2. 哈佛說亞裔申請者人格被評低分是因為推薦信不夠給力。家長、同學請多努力,讓老師、雇主看見內在美。
  3. 華裔子弟的特色太過相似,鋼琴網球,志向醫生,很難產生好印象。可以從小另僻畦徑,走出令入學辦驚豔的成長道路。
  4. 已經進去的亞裔支持 affirmative action,疑似擠上了公車以後就說車滿了。也可能是被洗腦了。真有這麼優秀嗎?
 
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flapjack_monkey

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幾個想法,歡迎討論:
  1. (在中美交惡之前)川普政府是希望取消入學種族因素的,這也許是許多華人對川普有好感的原因之一。但以目前的 BLM 風向,川普這樣搞不太可能,幾年內不用抱希望。即使取消了,好處可能也輪不到中國間諜。也申請其他的好大學吧。
  2. 哈佛說亞裔申請者人格被評低分是因為推薦信不夠給力。家長、同學請多努力,讓老師、雇主看見內在美。
  3. 華裔子弟的特色太過相似,鋼琴網球,志向醫生,很難產生好印象。可以從小另僻畦徑,走出令入學辦驚豔的成長道路。
  4. 已經進去的亞裔支持 affirmative action,疑似擠上了公車以後就說車滿了。也可能是被洗腦了。真有這麼優秀嗎?
想像这么一个场景:一群人出去野餐,每个人都自己带一个菜然后放在一起大家share。其中有一个人吃饭速度特别快,别人一轮菜还没吃完,他已经吃个五、六轮了。有人吃饭速度慢,导致最后没吃饱。这种吃饭方法对每个人公平吗?公平的分配方法是不是应该是给每一个人加一个量的限制:一个人吃得最多不能超过他带来的?
教育抛开表面,本质上就是对社会资源财富的分配利用,就象大家聚餐时带来的所有的菜。而各个不同的族裔就是参加聚餐的众人。学校分配名额时如果没有针对各族裔对社会贡献的多寡而进行的配额限制,就象是聚餐时大家可以没有限制随便吃。学习好的族裔能拿到更多的入学名额,就象吃得快的会吃得比别人多。
黑人问题一直是美国的社会问题,问题的核心是黑人的贫穷和教育水平落后,而贫穷又是和教育水平成负相关的。要想解决黑人问题从根上就是要解决教育问题。美国的AA平权初衷应该是针对黑人的,其它少数种裔只不过是或多或少跟着沾光。为了帮助黑人提高教育水平从而最终解决一直存在的社会问题,也为还白人当年奴役黑人欠下的道义上的债,白人在名额分配上降低自己的配额分给黑人,虽然黑人的平均水平低于其它族裔不少。
相信不少支持平权的亚裔也是从这个角度来看问题的,而不是被洗脑或简单纠结于本族裔的利害得失。
 

eclipse

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我比較好奇的是,一些頂級大學在放行非裔和拉丁裔的同時,為什麼要同時打壓亞裔。難道白人也有保障名額?

比例问题啊
我瞎写数字来说明,懒得查了。
假设人口比例 白人50% 亚裔 25% 黑人 25%
然后设一个分数线100分
所有学生超过100分各族占比白人50% 亚裔45% 黑人5%
如果按能力录取,就是按分数吧,这些亚裔就都上大学了。
如果要按种族,那白人没什么影响,还是入取中的50%
亚裔就有几乎一半超过100分的学生被拒绝,分数可能就提高到120分了,从而使得亚裔在入取的学生中仍然占25%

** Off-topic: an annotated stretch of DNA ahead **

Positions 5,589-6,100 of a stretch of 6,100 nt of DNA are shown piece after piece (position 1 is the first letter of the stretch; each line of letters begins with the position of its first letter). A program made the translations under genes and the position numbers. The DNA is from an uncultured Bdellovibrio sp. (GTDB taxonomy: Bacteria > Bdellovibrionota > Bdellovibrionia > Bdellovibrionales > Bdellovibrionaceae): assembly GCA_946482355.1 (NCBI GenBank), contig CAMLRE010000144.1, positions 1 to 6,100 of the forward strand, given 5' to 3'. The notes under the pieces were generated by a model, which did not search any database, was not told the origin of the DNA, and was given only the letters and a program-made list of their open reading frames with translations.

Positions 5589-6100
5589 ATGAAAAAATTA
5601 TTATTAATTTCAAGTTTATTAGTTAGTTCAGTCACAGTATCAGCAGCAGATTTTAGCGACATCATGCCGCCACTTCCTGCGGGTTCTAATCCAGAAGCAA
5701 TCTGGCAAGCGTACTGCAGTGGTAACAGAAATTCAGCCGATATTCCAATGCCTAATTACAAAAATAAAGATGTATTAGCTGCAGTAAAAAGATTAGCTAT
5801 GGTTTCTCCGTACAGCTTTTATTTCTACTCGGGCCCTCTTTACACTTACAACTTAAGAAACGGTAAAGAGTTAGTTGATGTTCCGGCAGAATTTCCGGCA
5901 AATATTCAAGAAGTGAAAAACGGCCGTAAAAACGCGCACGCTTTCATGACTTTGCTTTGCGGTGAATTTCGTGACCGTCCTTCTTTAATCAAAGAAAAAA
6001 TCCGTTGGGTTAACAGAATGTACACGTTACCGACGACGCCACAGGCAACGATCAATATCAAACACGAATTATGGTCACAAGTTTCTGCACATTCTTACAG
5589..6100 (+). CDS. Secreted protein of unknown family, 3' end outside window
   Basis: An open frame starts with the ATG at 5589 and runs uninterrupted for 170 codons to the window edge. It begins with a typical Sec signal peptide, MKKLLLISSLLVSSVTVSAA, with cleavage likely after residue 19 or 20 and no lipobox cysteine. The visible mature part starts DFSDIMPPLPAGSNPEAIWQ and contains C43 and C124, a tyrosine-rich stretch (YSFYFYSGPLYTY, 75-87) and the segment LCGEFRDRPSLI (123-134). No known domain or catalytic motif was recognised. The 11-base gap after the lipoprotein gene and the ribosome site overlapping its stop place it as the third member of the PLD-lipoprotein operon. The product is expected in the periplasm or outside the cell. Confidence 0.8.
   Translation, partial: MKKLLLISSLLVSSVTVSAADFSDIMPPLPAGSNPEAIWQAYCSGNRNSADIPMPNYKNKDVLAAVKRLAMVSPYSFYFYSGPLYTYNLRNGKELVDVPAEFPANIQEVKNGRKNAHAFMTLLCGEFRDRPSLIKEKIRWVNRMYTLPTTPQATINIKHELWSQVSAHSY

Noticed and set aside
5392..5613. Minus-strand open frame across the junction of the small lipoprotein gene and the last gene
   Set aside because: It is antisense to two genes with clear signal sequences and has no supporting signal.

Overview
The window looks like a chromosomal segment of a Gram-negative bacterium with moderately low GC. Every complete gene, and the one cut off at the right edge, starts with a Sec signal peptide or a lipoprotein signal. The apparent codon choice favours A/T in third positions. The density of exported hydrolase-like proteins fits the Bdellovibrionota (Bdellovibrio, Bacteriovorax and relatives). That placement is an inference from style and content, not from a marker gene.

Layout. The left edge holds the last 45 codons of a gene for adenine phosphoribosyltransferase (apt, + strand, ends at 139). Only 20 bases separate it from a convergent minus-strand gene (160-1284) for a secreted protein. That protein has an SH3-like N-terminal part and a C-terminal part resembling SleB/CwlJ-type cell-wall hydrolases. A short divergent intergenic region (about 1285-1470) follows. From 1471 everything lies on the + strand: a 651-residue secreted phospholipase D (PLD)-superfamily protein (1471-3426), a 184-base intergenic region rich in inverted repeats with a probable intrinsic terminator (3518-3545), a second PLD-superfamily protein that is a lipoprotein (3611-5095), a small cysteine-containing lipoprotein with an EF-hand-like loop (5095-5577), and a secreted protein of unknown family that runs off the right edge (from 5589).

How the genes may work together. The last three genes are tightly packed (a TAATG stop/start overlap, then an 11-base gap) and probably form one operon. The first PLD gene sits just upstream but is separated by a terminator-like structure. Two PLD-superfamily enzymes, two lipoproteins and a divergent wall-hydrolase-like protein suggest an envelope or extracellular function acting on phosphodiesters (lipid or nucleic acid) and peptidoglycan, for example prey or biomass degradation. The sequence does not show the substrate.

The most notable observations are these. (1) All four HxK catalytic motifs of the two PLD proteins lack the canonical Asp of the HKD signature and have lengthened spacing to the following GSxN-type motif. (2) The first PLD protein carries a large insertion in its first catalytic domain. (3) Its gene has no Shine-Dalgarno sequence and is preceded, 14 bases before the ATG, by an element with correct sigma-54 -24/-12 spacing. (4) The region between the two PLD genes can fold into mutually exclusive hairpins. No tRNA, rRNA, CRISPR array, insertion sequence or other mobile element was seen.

而黑人就只要80分就入取了,才能在入取学生中占25%。
 

eclipse

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想像这么一个场景:一群人出去野餐,每个人都自己带一个菜然后放在一起大家share。其中有一个人吃饭速度特别快,别人一轮菜还没吃完,他已经吃个五、六轮了。有人吃饭速度慢,导致最后没吃饱。这种吃饭方法对每个人公平吗?公平的分配方法是不是应该是给每一个人加一个量的限制:一个人吃得最多不能超过他带来的?
教育抛开表面,本质上就是对社会资源财富的分配利用,就象大家聚餐时带来的所有的菜。而各个不同的族裔就是参加聚餐的众人。学校分配名额时如果没有针对各族裔对社会贡献的多寡而进行的配额限制,就象是聚餐时大家可以没有限制随便吃。学习好的族裔能拿到更多的入学名额,就象吃得快的会吃得比别人多。
黑人问题一直是美国的社会问题,问题的核心是黑人的贫穷和教育水平落后,而贫穷又是和教育水平成负相关的。要想解决黑人问题从根上就是要解决教育问题。美国的AA平权初衷应该是针对黑人的,其它少数种裔只不过是或多或少跟着沾光。为了帮助黑人提高教育水平从而最终解决一直存在的社会问题,也为还白人当年奴役黑人欠下的道义上的债,白人在名额分配上降低自己的配额分给黑人,虽然黑人的平均水平低于其它族裔不少。
相信不少支持平权的亚裔也是从这个角度来看问题的,而不是被洗脑或简单纠结于本族裔的利害得失。

这个不能用吃饭来比喻吧。
中学小学是一回事,大学又是一回事。一个是基本教育,的确应该人人有份,所以给困难的提供午餐啊,免费集体活动啊,等等。都是应该的。
我个人觉得大学不算基本教育,因为这个是培养未来科学家,工程师的,应该有能力的上。
就像打冰球,谁打得好谁上,不能按种族分配名额吧。
本科上面还有研究生,博士生,还有教授,按这个路走就不是注重科学了,统统按族裔分配?

我支持帮助贫穷的人,但是想想大学名额并不能帮到真正贫穷的大多数黑人。
黑人中也有精英,其实是黑人的精英利用这个大学名额赚了便宜。
 

没有网名

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想像这么一个场景:一群人出去野餐,每个人都自己带一个菜然后放在一起大家share。其中有一个人吃饭速度特别快,别人一轮菜还没吃完,他已经吃个五、六轮了。有人吃饭速度慢,导致最后没吃饱。这种吃饭方法对每个人公平吗?公平的分配方法是不是应该是给每一个人加一个量的限制:一个人吃得最多不能超过他带来的?
教育抛开表面,本质上就是对社会资源财富的分配利用,就象大家聚餐时带来的所有的菜。而各个不同的族裔就是参加聚餐的众人。学校分配名额时如果没有针对各族裔对社会贡献的多寡而进行的配额限制,就象是聚餐时大家可以没有限制随便吃。学习好的族裔能拿到更多的入学名额,就象吃得快的会吃得比别人多。
黑人问题一直是美国的社会问题,问题的核心是黑人的贫穷和教育水平落后,而贫穷又是和教育水平成负相关的。要想解决黑人问题从根上就是要解决教育问题。美国的AA平权初衷应该是针对黑人的,其它少数种裔只不过是或多或少跟着沾光。为了帮助黑人提高教育水平从而最终解决一直存在的社会问题,也为还白人当年奴役黑人欠下的道义上的债,白人在名额分配上降低自己的配额分给黑人,虽然黑人的平均水平低于其它族裔不少。
相信不少支持平权的亚裔也是从这个角度来看问题的,而不是被洗脑或简单纠结于本族裔的利害得失。
NBA 都是黑人的天下,因为他们有天赋。上大学不是基础教育,就应该是公平竞争,最合适的人才得到机会。
 

Anakin

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这个不能用吃饭来比喻吧。
中学小学是一回事,大学又是一回事。一个是基本教育,的确应该人人有份,所以给困难的提供午餐啊,免费集体活动啊,等等。都是应该的。
我个人觉得大学不算基本教育,因为这个是培养未来科学家,工程师的,应该有能力的上。
就像打冰球,谁打得好谁上,不能按种族分配名额吧。
本科上面还有研究生,博士生,还有教授,按这个路走就不是注重科学了,统统按族裔分配?

我支持帮助贫穷的人,但是想想大学名额并不能帮到真正贫穷的大多数黑人。
黑人中也有精英,其实是黑人的精英利用这个大学名额赚了便宜。
上学按比例。那NBA球员也要按比例吧?各个学校的校队也按比例?美国总统以后40年至少有4年应该是亚裔美国人?这不是瞎扯蛋么
 

云霞

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诺贝尔奖可以按族裔比例来分配嘛?
 

lfe634

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要想解决黑人问题从根上就是要解决教育问题。美国的AA平权初衷应该是针对黑人的,其它少数种裔只不过是或多或少跟着沾光。
...
相信不少支持平权的亚裔也是从这个角度来看问题的,而不是被洗脑或简单纠结于本族裔的利害得失。
吃飯這個比喻是把一整個族群當成一個人,但事實上這個人裡面的細胞是不怎麼分享養分的。
我很欣賞白人贖罪的善意,但實際的情況卻是拿亞裔的名額(分數)去給非裔,白人沒有利害得失 :rolleyes:
 
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lfe634

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我支持帮助贫穷的人,但是想想大学名额并不能帮到真正贫穷的大多数黑人。
黑人中也有精英,其实是黑人的精英利用这个大学名额赚了便宜。
類似中國改開,讓一部分的人先富(教育)起來,在起初這一兩代會造成差距拉大。
先富的搬出去了,移民了。當然人才回流回流的速度也在增加,前景似乎不錯 :good: